Over the last 5 years or so, there’s been a definite movement away from traditional cardio in the personal training community. As a result, like almost everything health and fitness related, there’s divided opinion on whether it’s any good or just elevates your cortisol levels, causes Alzheimer’s and then kills you.

So what’s the truth?

Well, it depends.

In order to assess cardio’s effectiveness, you need to first determine what ‘cardio’ is and then determine the objective of doing it. To make this simpler, I’ve compiled a list of what I consider to be the main forms of exercise considered as cardio and another list of the main reasons for doing them.

Types of ‘cardio’

Machine based steady state – treadmills, cross trainers, etc.

Machine based interval training – as above

Free steady state – Running on a track, outdoors, cycling, etc.

Free Intervals – As above

Rhythmic Group Exercise – Aerobics, Body Attack, Leg, Butts and Tums, etc.

Circuit training – A sequence of exercises performed with little or no rest in between

Energy Systems Training – A sequence of exercises with diminishing absolute strength demands

Metabolic Training – A sequence of exercises designed to maximise calorific expenditure

Objectives of Cardio

Improve cardiovascular fitness

Improve body composition

Improve athletic conditioning

Improve lactic acid tolerance

Get moving

Feel like you’re doing something while disengaging mentally

Now most people, particularly trainers, will have gone through the first list and nodded away to most of what’s on there. The second list however, is normally fine until people reach the last two points. You see as a fitter percentage of the population, it can be easy to forget that for some people, just doing something is waaaaay better than doing nothing. Some people just want/need to get started, others just want something to take their mind off life. So with that in mind, here’s the first list again, but this time with each method is good for and more importantly, any considerations relevant to each benefit. If you’re not the patient type however, there’s a chart at the end with an easy to use cheat sheet. As with all of the following, the opinions are based on the different methods being used at an appropriate intensity. Be aware though, that there may also be considerations outlined in the text that changes a particular methods score.

Machine based steady state

Improve cardiovascular fitness

Yes. Although this tends to be specific to steady state exertion. I.e. you’ll get better at steady state exercise, but the improvement won’t necessarily correspond to your interval based fitness. It also tends to be modality specific. So just getting better at running on a treadmill won’t make you better on the rower.

Improve body composition      

Yes. However, only ever so slightly unless you do tonnes of the stuff.  If you want to get leaner, you need to address your nutrition. There is also a small body of research that indicates the ‘dirty electricity’ from cardio machines may be harmful, however, obesity and heart attacks are worse. Most of the research, both scientific and anecdotal, seems to support this as a means of exercise for carbohydrate depleted individuals or people with appreciable levels of muscle mass. Primarily because if you’ve got no sugar in your blood stream, you’re probably not capable of doing anything much more intense. And if you’ve got a fair level of muscle mass, that’s a lot of tissue burning calories.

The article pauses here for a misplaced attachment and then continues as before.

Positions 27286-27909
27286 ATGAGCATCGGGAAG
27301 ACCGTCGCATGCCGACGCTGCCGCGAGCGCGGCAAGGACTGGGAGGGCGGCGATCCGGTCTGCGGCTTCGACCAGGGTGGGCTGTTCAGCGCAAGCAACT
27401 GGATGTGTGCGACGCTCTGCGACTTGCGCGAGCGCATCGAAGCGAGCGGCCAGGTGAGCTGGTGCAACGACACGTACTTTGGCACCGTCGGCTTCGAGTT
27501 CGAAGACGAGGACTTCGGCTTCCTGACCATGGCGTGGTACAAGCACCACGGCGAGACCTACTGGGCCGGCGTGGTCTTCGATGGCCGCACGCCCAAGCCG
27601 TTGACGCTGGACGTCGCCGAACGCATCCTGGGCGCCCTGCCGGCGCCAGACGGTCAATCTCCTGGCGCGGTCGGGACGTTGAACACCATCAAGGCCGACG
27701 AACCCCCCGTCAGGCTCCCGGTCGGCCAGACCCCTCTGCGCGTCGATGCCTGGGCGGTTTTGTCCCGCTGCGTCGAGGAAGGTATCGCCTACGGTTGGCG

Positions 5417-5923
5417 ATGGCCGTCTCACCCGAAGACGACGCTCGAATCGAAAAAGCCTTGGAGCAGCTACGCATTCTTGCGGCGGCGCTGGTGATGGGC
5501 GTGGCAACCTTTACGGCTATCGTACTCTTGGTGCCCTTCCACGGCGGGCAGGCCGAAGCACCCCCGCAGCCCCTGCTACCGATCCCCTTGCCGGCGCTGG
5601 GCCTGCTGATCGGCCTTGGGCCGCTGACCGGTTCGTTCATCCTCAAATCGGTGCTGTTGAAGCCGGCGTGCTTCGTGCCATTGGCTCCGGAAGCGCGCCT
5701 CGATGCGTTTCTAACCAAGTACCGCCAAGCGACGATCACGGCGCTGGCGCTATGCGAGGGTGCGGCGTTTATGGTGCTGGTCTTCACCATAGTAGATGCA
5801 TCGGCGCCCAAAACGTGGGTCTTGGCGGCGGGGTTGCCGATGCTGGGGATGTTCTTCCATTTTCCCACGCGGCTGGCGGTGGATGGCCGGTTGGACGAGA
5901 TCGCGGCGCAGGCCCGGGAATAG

Improve athletic conditioning

Ish. In elite endurance athletes, there may be some benefit to training on a rower or turbo trainer, but athletic conditioning involves small muscle groups that simply don’t fire as actively on machines.

Improve lactic acid tolerance  

Yes, but only if the intensity is high enough.

Get moving                                     

Absolutely. For me, this is where machine based steady state training really comes into its own. It has low barriers to entry, requires very little skill and is easy to get started on. If a sedentary individual needs to become more active safely it’s a great place to start. But once adherence is established I’d move to something else.

Feel like you’re doing something while disengaging mentally  

Again, absolutely. One of the most common validations I hear for running on a treadmill, is that it’s better than going to the pub. Now whilst there are better options available, if those two are the only two a person is prepared to consider, then yes, it’s the best option.

Machine based interval training

Improve cardiovascular fitness

Yes. Like the steady state though, machine based intervals also tend to be modality specific. So just getting better at running on a treadmill won’t make you better on the rower. Also has limited carryover to non-machine based activity. I once ran a four minute mile on a treadmill, mainly by bouncing a lot when I ran, therefore letting the belt move under me. The closest I got in real life was a little under 5 minutes. In addition, certain machines don’t have the same muscle recruitment patterns as their real world equivalents.

Improve body composition      

Yes. But again, as with steady state exercise, if you really want to get leaner, you need to address your nutrition. There is also the ‘dirty electricity’ concern. It does however allow you to trigger reasonable levels of EPOC (Excess Post-exercise Oxygen Consumption, i.e. more calorie consumption than normal after you stop exercising).

Improve athletic conditioning

Yes. Although it will be modality specific and again lacks the carryover to it’s real world counterparts.

Improve lactic acid tolerance  

Yes. Only if loading is appropriate though.

Get moving                                     

Absolutely. Again the low skill requirement and easy access make it a great place to start. But once adherence is established I’d still move to something else.

Feel like you’re doing something while disengaging mentally  

Yes. Particularly for the one button intervals. Just push a button and off you go

Free steady state

Improve cardiovascular fitness

Yes. Although this tends to be specific to steady state exertion. I.e. you’ll get better at steady state exercise, but the improvement won’t necessarily correspond to your interval based fitness, although it will be better than its machine based counterpart. It also tends to be modality specific. So just getting better at running won’t make you a better cyclist.